Again, when it comes to Harry Potter, my counsel is “to the pure all things are pure.” 

NOTE!  Since writing my above thoughts I have seen two of the Potter movies, and still concur with Charles Colson.  Recently (Oct 2007), although not stated in her novels, Howling (the author), when asked why Dumbledore, master wizard and Headmaster of Hogwarts, never seems to find “true love," responded, “Dumbledore is gay." 
Howling never says if she approves or disapproves of Dumbledore’s sexual persuasion – just that he is “gay.”  Sadly, that’s how the world sees “homosexuality” – it’s apart of our world and we need to accept it as such.  They do not understand righteousness, be it heterosexual or homosexual.  Do I look on this latest news (development) with favor?  Absolutely not!  Sin is never pure even if its intent is pure. 

Halloween is an annual celebration, but just what is it actually a celebration of? And how did this peculiar custom originate?  Is it, as some claim, a kind of demon worship?  Or is it just a harmless vestige of some ancient pagan ritual?
The word itself, "Halloween," actually has its origins in the Catholic Church. It comes from a contracted corruption of All Hallows Eve. November 1, "All Hollows Day" (or "All Saints Day"), is a Catholic day of observance in honor of saints. But, in the 5th century BC, in Celtic Ireland, summer officially ended on October 31. The holiday was called Samhain (sow-en), the Celtic New year.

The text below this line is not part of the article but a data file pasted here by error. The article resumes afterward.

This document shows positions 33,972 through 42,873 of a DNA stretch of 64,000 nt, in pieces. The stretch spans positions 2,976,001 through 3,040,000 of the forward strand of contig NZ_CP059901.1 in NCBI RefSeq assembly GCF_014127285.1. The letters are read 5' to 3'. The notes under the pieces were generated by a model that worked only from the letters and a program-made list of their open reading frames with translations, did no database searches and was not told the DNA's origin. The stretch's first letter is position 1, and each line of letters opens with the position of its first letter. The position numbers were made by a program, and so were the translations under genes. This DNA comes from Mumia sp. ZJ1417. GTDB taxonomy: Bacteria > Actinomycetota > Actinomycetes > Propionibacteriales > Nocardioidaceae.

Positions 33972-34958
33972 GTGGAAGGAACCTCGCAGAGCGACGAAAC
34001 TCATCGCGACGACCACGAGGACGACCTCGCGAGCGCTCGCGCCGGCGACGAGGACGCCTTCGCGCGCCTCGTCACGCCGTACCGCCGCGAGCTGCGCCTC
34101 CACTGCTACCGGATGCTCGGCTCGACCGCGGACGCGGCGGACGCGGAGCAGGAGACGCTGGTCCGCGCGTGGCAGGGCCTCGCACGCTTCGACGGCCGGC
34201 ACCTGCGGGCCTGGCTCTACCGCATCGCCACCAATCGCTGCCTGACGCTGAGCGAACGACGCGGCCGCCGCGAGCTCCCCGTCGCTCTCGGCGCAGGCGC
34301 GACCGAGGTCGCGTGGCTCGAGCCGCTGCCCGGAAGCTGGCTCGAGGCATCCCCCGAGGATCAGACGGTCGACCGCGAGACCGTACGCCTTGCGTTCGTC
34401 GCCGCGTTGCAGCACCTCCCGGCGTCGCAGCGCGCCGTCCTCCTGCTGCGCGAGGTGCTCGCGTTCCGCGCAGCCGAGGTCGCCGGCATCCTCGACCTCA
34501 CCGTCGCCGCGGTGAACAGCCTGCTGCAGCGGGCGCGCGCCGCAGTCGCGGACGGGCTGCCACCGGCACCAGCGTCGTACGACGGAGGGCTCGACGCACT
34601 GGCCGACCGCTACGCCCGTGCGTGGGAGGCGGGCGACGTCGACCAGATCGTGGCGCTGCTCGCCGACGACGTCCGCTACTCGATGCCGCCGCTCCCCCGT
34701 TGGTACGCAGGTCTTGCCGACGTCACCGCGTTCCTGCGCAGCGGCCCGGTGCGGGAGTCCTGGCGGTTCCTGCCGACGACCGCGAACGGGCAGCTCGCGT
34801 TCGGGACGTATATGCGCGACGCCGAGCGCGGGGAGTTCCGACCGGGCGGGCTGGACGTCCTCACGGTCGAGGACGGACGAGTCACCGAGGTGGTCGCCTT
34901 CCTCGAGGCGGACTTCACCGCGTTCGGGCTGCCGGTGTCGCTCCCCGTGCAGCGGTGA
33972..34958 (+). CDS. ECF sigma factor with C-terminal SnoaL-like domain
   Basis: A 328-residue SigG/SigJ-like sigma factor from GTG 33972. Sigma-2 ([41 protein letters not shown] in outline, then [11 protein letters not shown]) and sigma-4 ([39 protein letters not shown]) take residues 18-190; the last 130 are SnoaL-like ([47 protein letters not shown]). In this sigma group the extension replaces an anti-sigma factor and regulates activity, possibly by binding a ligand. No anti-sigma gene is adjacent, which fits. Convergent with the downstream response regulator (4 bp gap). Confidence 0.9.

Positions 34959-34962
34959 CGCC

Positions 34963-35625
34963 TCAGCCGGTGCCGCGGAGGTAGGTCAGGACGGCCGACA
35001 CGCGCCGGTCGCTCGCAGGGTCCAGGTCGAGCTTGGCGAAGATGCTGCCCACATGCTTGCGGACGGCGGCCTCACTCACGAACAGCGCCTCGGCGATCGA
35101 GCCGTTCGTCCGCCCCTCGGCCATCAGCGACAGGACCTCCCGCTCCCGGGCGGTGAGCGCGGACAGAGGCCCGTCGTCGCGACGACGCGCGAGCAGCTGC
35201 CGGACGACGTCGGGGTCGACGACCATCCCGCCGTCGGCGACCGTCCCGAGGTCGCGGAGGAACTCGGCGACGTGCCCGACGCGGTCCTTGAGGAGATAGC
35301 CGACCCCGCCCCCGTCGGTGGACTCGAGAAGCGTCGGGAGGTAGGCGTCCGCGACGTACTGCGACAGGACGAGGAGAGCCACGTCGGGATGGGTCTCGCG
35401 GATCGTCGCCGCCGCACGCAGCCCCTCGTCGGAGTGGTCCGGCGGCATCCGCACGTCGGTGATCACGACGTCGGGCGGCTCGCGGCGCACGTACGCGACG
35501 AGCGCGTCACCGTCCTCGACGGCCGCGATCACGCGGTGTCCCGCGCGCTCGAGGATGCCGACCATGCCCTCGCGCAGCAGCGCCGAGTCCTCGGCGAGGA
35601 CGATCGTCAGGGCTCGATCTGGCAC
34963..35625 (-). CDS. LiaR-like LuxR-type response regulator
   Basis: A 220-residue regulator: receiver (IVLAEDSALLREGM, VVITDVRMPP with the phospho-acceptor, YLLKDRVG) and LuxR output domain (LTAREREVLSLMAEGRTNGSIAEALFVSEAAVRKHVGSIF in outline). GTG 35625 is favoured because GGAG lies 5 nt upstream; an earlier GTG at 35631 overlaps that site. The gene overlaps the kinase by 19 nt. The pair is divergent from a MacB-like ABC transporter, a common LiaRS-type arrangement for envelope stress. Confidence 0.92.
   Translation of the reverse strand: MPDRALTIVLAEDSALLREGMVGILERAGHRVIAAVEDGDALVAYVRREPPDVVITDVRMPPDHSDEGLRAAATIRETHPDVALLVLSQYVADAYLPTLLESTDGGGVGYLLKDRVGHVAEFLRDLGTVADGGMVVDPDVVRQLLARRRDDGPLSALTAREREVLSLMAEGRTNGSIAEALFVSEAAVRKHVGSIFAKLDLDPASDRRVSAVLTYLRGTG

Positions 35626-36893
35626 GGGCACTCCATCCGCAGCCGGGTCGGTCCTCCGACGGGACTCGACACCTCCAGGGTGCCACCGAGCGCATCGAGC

Irish immigrants fleeing their country’s potato famine brought the custom of Halloween to America in the 1840’s.  At that time, the favorite pranks in New England included tipping over outhouses and unhinging fence gates.
The custom of trick-or-treating is thought to have originated not with the Irish Celts, but with a ninth-century European custom called “souling.” On November 2, All Souls Day, early Christians would walk from village to village begging for "soul cakes," made out of square pieces of bread with currants. The more soul cakes the beggars would receive, the more prayers they would promise to say on behalf of the dead relatives of the donors. At the time, it was believed that the dead remained in limbo for a time after death, and that prayer, even by strangers, could expedite a soul's passage to heaven.
So, although some cults may have adopted Halloween as their favorite "holiday," the day itself did not grow out of evil practices. It grew out of the rituals of Celts celebrating a new year, and out of Medieval prayer rituals of Europeans. And today, even many churches have Halloween parties or pumpkin carving events for the kids. After all, the day itself is only as evil as one cares to make it.

© 1995-2002 by Jerry Wilson  References: Charles Panati, Extraordinary Origins of Everyday Things, 1987; and Dr. Joseph Gahagan, University of Wisconsin-Milwaukee, Personal letter, 1997


If you do any research at all on what we know today as “the Christmas tree,” inevitably you will come across an article saying that the Christmas tree is a pagan tradition, and therefore as true believers it is wrong to put up a Christmas tree. 

Most of you, actually I would hope it would be all of you, would say, “Pastor that’s ridiculous!”  Why?  Because to you the Christmas tree is a symbol representing the season of our Saviour’s birth.  Even if it were pagan, which it is not, it would not be pagan to you.  Why?  “To the pure all things are pure.”